The curtain rises to a view of a stage full of people; the entire chorus are on stage. How will they fit the dancers in as well ? The set consists of four long, white translucent boxes which are moved around the stage to disseminate the movements of the piece. There are five similar boxes spanning the ceiling. Sometimes they are illuminated, sometimes not. Sometimes the cast stand on them, sometimes they stand by them.
The dancing took a definite back seat to the vocal score in this case. It was more like watching an opera performance than a ballet performance. I felt there was far too little dance and much, to much chorus, even though they are very fine singers. Choreography is by Natalie Weir (resident choreographer with the Australian Ballet) and the Director is Lindy Hume (well known in the opera world I am assured); clearly Miss Hume was in the driving seat!
Steven Heathcote danced the principal role, and his performance is mirrored by Michael Lewis singing the same role. It is quite obvious that they are one and the same character. This is an obvious but effective device.
For the prologue the boxes are down the sides of the stage, the chorus filling the space between. All are dressed in "normal" street clothes; a scout leaders uniform, suites, joggers, combat pants, etc. all reflecting society. The dancers are interspersed and are easy to spot; the shoes and closed mouths being a give away.
For the first movement, the boxes are pushed close together lengthwise and a large plastic curtain bisects them. As to what this all means is quite beyond me. Perhaps it means nothing and I am searching too deeply. This movement serves to introduce both singer and dancer to the audience and to display the chorus. The second movement ("Springtime") sees the first pdd with the man and the first of several "Girl in the Red Dress". At this point the dress is quite demure as is the movements. Here I am using the title of the movement to take it to mean that he as just started his first "proper" courtship. Nicole Rhodes danced the role with just the right amount of frailty (well as far as one could glimpse through the throng).
For the third movement ("On the lawn") the boxes are pushed into a U shape with the chorus in the centre. My immediate thoughts were that of a fashion models runway. I was proven correct as several "Girls in Red Dresses" parade down in the best tradition of a fashion shoot. Even the costumes had the correct haute couture look; fabulous to look at but impossible to wear. All of the daily press have featured a photo of the lady dressed in a frock split to the hip, her leg high above the man's shoulder as he supports her behind. An obviously sexy picture to try to get Joe Public's bum on a seat. It is from this pdd that the image appears. This was a tango which started off quite sensuous and degenerates to violence. Lynette Wills is ideal for this role, being an extremely leggy dancer. With the chorus effectively fenced off, one could actually see the dancing!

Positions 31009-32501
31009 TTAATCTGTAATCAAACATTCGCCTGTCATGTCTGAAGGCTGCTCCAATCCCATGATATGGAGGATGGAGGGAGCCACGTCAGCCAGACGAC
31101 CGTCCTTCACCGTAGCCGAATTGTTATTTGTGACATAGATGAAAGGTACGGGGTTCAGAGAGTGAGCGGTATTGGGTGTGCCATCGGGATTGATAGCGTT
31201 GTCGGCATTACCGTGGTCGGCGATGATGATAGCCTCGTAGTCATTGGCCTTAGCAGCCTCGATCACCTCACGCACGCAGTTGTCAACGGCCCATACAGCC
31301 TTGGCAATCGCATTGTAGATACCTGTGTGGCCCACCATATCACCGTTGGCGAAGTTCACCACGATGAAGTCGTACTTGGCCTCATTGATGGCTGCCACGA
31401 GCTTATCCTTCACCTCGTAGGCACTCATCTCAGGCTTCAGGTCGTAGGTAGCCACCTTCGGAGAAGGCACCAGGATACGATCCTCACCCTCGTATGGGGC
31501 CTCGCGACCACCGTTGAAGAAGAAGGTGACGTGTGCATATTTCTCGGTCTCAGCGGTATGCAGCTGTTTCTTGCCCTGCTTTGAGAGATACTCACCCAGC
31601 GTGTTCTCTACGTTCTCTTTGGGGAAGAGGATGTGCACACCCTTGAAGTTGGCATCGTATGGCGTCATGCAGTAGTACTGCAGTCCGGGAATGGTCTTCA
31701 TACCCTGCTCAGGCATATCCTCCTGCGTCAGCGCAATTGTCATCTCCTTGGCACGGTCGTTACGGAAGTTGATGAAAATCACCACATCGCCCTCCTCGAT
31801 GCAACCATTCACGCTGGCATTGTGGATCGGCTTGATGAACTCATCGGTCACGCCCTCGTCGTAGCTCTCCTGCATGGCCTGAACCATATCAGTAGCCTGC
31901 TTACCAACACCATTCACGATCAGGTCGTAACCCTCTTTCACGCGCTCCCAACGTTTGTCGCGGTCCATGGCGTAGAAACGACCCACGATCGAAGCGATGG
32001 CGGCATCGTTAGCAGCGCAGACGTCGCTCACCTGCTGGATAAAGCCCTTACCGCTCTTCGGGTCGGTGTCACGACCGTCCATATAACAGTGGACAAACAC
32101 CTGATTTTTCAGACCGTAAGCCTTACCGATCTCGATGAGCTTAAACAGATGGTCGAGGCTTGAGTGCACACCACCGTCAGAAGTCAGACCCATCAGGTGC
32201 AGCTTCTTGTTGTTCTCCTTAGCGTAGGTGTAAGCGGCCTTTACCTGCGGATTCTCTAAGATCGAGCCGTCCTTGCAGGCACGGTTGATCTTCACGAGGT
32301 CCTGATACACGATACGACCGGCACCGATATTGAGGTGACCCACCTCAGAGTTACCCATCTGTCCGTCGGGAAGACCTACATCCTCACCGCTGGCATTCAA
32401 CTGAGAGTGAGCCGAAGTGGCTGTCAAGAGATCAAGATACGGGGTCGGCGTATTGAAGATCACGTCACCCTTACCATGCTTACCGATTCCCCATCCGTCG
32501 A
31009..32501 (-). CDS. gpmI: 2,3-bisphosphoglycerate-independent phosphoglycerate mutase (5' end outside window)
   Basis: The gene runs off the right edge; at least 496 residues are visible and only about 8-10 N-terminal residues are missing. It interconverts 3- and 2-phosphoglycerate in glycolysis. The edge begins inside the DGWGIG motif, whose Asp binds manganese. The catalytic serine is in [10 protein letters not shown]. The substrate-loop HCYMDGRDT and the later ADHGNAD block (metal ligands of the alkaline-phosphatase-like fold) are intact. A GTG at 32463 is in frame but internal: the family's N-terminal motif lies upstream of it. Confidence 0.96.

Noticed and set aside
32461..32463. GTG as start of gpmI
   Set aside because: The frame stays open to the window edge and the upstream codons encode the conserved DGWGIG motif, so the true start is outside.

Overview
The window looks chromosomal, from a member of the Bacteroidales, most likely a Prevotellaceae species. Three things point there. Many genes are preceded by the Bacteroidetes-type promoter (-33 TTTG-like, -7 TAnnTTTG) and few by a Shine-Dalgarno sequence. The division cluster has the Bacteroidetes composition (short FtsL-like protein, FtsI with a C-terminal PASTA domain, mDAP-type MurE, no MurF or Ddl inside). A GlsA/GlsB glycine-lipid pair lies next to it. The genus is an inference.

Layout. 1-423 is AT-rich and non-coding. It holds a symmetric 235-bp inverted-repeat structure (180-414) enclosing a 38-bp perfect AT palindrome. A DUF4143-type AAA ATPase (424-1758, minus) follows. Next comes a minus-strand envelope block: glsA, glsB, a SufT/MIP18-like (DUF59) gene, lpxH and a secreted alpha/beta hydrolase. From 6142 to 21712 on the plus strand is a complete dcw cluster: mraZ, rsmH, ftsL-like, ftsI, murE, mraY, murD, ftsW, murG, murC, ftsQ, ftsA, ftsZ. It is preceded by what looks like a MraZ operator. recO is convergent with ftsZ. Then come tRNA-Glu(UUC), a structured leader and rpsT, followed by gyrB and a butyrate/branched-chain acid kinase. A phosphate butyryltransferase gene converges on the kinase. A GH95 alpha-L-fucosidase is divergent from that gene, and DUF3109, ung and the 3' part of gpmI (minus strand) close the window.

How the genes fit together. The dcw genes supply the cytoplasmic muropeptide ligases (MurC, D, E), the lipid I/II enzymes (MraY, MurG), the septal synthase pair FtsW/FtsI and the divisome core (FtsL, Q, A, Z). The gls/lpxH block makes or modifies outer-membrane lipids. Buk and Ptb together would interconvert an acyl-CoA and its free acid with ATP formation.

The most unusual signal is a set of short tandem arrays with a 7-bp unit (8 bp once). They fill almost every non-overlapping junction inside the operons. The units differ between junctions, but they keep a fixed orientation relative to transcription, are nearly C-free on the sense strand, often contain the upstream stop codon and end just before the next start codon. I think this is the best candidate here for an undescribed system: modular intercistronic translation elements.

For the fourth movement ("In the tavern"), the ceiling boxes descend and the others form an open box. This features Grant Smith (tenor) en travesti as the hooker. Quite convincing too and the audience had a good laugh at this point. Naturally another red dress features heavily in the symbolism. For the final movement ("The court of love") the chap is dying (well portrayed by both dancer and singer) and the so called angel figure appears. She was sung by Jennifer Kneale. I did not find her particularly angelic; it is well known that most angels are men, just think of Gabriel, Raphael, Michael and Cassiel. There are countless others.
I did not see his life portrayed as being especially "profane". Yes he has several affairs and gets himself involved in a bar brawl (which was very well danced by the 10 or so chaps), but the life was neither different from many peoples or especially interesting. I would have liked to have been able to identify with the featured man, but nothing mirrored my experiences. So having watched a night of basically opera, I left the theatre someone dissatisfied. I prefer much less singing and much more movement in my ballet. The production is slick but I felt empty.